The double meaning of “ratio” in U.S. school mathematics is a phenomenon that goes back as far as Euclid. On the one hand, a ratio of two numbers is written as a pair, e.g., 3 to 1. On the other, a trigonometric ratio is a single number, e.g., the sine of pi/6 is one half—not 1 to 2. (Ratios of more than two numbers do not have this double interpretation, so are not part of this discussion.) Read the rest of this entry »
The historian Diane Ravitch gave a speech to the Modern Language Association on January 11 about the past, present and future of the Common Core State Standards which was posted on a Washington Post blog. There’s a lot to like about the speech when it comes to rethinking uses of tests and test scores. I’ve been in favor of caution about testing since at least 1999 (see my article here).
However, the speech has some statements that are unclear, appear unaware of research in mathematics education, or seem uninformed. Some concern:
Characteristics of standardized tests.
Field testing standards.
Developmental appropriateness of the CCSS.
Development of the CCSS.
Details are below. Read the rest of this entry »
Simon Baron-Cohen’s Extreme Male Brain theory proposes that autistic people have an amplification of cognitive features considered typical of males. Associated with this conjecture about cognitive behavior are conjectures about brain anatomy, i.e., that brain regions which differ, on average, between the males and females whose brains have been studied, will also differ between autistic and non-autistic people.
Comments on Goodman’s “Comparison of Proposed US Common Core Math to Standards of Selected Asian Countries”
Summary. In July of 2010, Jonathan Goodman published a comparison of Common Core State Standards with curriculum documents from several Asian countries (China, Hong Kong, Japan, Singapore, Taiwan). In my opinion, his analysis has some serious flaws. In this post, I give some examples. In an earlier post, I have given a brief overview of differences in national context, noting the different uses of standards and other documents in the U.S. and elsewhere. These different contexts and uses suggest how a U.S. reader’s expectations may lead to misinterpretation of documents from outside the U.S. In this post, I compare some of Goodman’s statements with the content of these documents in two ways: comments and detailed side-by-side comparisons. Read the rest of this entry »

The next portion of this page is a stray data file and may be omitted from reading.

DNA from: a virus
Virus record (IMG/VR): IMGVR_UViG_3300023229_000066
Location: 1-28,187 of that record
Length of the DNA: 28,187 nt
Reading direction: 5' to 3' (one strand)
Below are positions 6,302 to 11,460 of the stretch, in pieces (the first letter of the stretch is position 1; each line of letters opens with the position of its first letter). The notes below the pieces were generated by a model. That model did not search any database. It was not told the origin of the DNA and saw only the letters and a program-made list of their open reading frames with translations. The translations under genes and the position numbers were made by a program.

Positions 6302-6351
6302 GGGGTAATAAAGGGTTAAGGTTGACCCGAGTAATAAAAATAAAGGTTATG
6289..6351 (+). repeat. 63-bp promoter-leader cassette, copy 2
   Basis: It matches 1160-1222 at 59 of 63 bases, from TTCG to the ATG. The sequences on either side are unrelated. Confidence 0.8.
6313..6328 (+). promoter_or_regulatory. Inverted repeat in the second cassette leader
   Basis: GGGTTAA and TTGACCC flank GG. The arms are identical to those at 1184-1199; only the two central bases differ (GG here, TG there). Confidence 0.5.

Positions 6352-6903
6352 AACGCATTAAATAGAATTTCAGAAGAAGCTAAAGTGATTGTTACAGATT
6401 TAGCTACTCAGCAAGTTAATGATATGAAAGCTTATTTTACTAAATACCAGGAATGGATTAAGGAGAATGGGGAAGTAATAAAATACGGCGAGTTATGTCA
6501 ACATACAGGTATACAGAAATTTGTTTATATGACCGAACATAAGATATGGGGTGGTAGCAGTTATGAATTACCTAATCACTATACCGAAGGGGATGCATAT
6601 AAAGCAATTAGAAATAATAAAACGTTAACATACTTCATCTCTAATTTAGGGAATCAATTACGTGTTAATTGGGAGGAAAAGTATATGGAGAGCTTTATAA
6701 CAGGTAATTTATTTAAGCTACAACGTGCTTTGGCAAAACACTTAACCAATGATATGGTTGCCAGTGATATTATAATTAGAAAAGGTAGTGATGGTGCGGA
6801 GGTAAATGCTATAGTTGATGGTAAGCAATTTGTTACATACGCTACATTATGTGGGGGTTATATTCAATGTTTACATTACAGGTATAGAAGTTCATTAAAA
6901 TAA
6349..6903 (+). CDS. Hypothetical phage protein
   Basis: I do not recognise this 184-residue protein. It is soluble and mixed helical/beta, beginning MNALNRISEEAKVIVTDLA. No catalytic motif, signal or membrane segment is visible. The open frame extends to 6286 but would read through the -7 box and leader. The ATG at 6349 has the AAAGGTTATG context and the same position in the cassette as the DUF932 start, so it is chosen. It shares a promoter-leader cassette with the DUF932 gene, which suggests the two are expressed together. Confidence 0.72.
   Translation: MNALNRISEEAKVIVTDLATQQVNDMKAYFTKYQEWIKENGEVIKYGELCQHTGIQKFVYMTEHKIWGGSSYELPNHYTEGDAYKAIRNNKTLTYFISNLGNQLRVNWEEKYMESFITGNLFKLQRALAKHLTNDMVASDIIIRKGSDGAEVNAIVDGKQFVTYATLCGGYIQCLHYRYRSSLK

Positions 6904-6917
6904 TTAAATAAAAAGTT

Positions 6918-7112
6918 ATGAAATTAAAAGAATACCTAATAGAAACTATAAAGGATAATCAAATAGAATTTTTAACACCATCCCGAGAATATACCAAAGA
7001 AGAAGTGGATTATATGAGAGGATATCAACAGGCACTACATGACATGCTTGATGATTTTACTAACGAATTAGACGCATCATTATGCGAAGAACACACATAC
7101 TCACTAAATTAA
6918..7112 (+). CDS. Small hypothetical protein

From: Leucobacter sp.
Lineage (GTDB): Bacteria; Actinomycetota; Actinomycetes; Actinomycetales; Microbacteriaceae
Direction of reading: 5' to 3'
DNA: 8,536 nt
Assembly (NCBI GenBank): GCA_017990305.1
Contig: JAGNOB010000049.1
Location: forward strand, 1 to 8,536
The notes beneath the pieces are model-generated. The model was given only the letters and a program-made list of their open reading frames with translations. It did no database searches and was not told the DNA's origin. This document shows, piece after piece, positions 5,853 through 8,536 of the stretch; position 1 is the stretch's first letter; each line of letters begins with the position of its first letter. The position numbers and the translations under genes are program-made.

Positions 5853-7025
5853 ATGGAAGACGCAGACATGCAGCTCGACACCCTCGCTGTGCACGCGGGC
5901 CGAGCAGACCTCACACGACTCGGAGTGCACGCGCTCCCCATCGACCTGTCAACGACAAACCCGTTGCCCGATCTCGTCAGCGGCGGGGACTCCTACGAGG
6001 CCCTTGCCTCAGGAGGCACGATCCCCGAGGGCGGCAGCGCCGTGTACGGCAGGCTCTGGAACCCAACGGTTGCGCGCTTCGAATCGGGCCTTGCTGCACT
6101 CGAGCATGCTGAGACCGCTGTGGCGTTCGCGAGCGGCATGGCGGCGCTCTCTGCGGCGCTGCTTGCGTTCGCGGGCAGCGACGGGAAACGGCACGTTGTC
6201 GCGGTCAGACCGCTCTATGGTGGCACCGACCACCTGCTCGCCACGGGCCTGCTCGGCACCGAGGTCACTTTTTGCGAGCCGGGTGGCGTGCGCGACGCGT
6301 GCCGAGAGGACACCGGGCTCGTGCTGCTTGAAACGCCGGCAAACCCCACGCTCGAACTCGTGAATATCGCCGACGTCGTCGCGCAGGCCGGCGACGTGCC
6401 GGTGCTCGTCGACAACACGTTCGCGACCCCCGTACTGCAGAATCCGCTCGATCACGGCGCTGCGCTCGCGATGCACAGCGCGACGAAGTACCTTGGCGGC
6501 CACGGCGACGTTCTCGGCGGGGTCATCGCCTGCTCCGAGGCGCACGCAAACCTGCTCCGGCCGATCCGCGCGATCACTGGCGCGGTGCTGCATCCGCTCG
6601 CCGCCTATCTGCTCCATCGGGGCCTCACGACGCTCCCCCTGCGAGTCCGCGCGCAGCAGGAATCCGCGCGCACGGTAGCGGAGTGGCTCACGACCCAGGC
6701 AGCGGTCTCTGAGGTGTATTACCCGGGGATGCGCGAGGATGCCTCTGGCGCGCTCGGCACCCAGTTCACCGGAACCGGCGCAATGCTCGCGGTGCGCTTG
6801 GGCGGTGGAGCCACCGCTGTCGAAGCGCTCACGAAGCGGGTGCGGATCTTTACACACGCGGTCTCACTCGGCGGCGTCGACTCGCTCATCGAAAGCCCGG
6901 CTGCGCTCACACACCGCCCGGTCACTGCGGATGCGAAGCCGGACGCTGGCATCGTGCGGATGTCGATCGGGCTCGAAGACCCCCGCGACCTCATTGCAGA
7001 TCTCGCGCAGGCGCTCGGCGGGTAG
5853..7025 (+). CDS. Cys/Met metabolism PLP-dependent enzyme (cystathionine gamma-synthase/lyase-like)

Summary. In 2010 (apparently in June), Jim Milgram posted a review of the Common Core State Standards, comparing them with standards of high-achieving countries. In my opinion, his review misses some important details and makes some incorrect conclusions. In this post, I give some examples. In an earlier post, I have given a brief overview of differences in national context, noting the different uses of standards and other documents in the U.S. and elsewhere. These different contexts and uses suggest how a U.S. reader’s expectations may lead to misinterpretation of documents from outside the U.S. In this post, I discuss some assertions in the review and give some detailed side-by-side comparisons of comments with standards, teacher’s guides, and other documents. Read the rest of this entry »
Over the past decade, comparisons of U.S. standards for mathematics have been made with “standards” from other countries, e.g., national curriculum standards, syllabuses, or courses of study. Some of these comparisons overlook important details, resulting in conclusions whose accuracy could be improved considerably without much additional effort. This post gives a brief overview of two differences in national context that affect interpretation of documents from other countries, in particular, China, Hong Kong, Japan, Korea, Singapore, and Taiwan. (Further details are in an appendix at the end of this post.) The two posts that follow (here and here) discuss comparisons that have been made by (respectively) the mathematicians James Milgram and Jonathan Goodman. Read the rest of this entry »